Footprints in the sand

Footprints in the sand

As I walked on, almost every print I tried turned out to be an incorrect fit.

Calangute beach was as crowded as always. My friend was having an extended siesta following a hefty Goan lunch that we had binged on at one of the popular shacks. We were to meet on the beach at sunset. For the moment, I was on my own, one among the many walking along the shoreline.

The sand was warm, this late afternoon, and the waves deliciously cool as they swept up and down the shore. They were in a flirtatious mood, those waves, now tentatively kissing my toes, now taking me unawares with a mischievous wallop on the shins. I enjoyed the sensation of sands shifting underfoot as the waves went out after a frivolous flounce up the shore.

My sandals in one hand and beach pants rolled up to the shins, I had walked slowly up the beach from the Baga end towards Candolim. Where the waves wet the sands and turned them to silk, I watched my slow moving feet leave deep impressions of  round, splayed toes, narrow half-moons indicating my high insteps and deep round bowls scooped out by my heels. Other feet made deep prints in the sand too. I stopped a while and looked back along the path I’d walked, wondering which ones were mine in the midst of the maze created by so many. It was hard to tell, from where I stood; there were so many, hundreds really, crisscrossing the sands.

On a whim, I decided to walk back the way I’d come and see if I could find my own set of footprints. The first few I tried didn’t fit. The toes of one were too long to have been made by my stubby ones, the breadth of another almost certainly made by a pair of very flat feet, without the sort of high arches that mine had. A third was undoubtedly masculine, huge and very deeply imprinted, indicating a heavy frame and plodding gait.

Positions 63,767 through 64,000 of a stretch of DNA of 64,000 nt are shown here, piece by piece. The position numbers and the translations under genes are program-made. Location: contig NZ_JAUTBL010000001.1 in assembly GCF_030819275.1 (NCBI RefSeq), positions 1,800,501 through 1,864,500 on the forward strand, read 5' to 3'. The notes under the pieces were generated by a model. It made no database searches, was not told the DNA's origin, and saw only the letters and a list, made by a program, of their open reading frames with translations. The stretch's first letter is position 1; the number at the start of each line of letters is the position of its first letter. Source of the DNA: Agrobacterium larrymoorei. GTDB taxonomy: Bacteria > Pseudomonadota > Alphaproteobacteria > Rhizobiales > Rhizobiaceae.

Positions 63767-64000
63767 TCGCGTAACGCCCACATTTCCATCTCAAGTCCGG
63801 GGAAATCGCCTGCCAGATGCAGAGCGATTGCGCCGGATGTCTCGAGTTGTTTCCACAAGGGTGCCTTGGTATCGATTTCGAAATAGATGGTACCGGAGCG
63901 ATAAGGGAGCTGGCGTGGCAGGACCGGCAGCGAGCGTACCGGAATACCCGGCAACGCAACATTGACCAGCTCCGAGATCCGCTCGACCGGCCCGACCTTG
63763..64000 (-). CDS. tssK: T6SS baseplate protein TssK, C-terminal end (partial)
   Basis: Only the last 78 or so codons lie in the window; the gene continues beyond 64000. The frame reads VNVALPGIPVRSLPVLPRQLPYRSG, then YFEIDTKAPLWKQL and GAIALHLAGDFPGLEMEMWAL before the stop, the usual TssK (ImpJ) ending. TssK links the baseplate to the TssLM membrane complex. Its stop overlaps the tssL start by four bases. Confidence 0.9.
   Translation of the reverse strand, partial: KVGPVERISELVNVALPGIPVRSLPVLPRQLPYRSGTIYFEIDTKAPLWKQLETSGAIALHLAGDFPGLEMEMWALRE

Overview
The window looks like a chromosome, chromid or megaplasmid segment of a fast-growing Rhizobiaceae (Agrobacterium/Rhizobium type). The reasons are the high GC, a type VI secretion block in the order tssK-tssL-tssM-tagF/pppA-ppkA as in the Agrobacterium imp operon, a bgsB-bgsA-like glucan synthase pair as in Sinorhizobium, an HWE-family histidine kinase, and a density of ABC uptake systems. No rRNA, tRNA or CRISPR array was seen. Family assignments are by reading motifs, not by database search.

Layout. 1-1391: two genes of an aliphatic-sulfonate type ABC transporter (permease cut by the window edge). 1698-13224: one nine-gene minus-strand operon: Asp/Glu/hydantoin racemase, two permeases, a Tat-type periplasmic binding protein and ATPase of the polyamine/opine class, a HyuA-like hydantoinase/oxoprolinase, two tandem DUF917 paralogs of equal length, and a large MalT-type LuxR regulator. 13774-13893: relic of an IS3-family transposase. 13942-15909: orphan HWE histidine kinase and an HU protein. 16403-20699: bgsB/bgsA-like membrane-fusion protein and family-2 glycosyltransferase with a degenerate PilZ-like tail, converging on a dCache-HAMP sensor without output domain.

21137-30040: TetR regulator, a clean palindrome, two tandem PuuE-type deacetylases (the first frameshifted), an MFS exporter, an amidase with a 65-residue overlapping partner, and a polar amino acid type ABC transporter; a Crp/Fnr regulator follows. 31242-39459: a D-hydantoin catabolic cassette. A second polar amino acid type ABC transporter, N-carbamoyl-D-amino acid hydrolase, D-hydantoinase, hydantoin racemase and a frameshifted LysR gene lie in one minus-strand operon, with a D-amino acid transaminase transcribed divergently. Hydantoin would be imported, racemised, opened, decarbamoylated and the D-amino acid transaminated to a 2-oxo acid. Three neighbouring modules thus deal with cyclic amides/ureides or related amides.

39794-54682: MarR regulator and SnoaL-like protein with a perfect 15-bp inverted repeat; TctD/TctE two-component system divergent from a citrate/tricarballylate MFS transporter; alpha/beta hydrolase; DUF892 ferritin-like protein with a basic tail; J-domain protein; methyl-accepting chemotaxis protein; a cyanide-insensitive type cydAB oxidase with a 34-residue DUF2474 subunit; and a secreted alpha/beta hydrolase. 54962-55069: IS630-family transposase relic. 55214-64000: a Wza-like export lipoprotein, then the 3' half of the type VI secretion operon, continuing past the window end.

As I walked on, almost every print I tried turned out to be an incorrect fit, till, just as I was about to give up, I finally fit my foot into a print that was clearly mine. Each of my stubby toes settled comfortably into a set of indentations of exactly the right size. My heel sank comfortingly into a deep round bowl that now held sea water like a little cup holds tea. The narrow stretch along the side of my instep fit perfectly.

Yay!!! I had found myself! I had made a mark after all, at least one among the many that crowded the shore. In the next few hours, the waves would wash my footprints away into the infinite vastness of the sea. But for now, there was something to say I had passed that way. I located the trail made by my feet, and had fun following it all the way back up the beach.

I wondered how I might have felt had I not been able to find my footprints in the sand. Would I have had an uneasy feeling of being lost on shores where everyone seemed to have left their mark except myself? Would my little game of ‘self” discovery have turned into existential angst, a disorienting sense of having lost track of myself somewhere along the way?